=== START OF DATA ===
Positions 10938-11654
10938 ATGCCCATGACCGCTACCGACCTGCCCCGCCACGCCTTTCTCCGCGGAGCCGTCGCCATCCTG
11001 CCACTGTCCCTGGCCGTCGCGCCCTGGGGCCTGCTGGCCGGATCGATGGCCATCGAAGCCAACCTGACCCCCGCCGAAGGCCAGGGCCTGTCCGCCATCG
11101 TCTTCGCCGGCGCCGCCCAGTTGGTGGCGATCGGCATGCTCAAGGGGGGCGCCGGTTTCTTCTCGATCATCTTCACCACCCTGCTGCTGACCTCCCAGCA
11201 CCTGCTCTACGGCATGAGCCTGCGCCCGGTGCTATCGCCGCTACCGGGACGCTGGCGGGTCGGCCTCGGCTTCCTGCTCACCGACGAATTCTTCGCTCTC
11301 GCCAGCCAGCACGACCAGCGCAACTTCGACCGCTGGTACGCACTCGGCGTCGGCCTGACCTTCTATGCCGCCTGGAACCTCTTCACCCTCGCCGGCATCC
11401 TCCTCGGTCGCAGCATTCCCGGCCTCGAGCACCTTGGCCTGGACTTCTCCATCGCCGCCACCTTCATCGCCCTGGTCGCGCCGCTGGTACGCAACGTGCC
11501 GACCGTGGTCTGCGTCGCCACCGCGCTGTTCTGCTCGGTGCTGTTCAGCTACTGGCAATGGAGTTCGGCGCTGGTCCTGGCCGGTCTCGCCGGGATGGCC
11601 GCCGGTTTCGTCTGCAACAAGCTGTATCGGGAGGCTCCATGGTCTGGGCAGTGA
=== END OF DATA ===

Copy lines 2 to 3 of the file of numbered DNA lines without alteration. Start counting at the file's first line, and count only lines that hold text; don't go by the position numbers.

10938 ATGCCCATGACCGCTACCGACCTGCCCCGCCACGCCTTTCTCCGCGGAGCCGTCGCCATCCTG
11001 CCACTGTCCCTGGCCGTCGCGCCCTGGGGCCTGCTGGCCGGATCGATGGCCATCGAAGCCAACCTGACCCCCGCCGAAGGCCAGGGCCTGTCCGCCATCG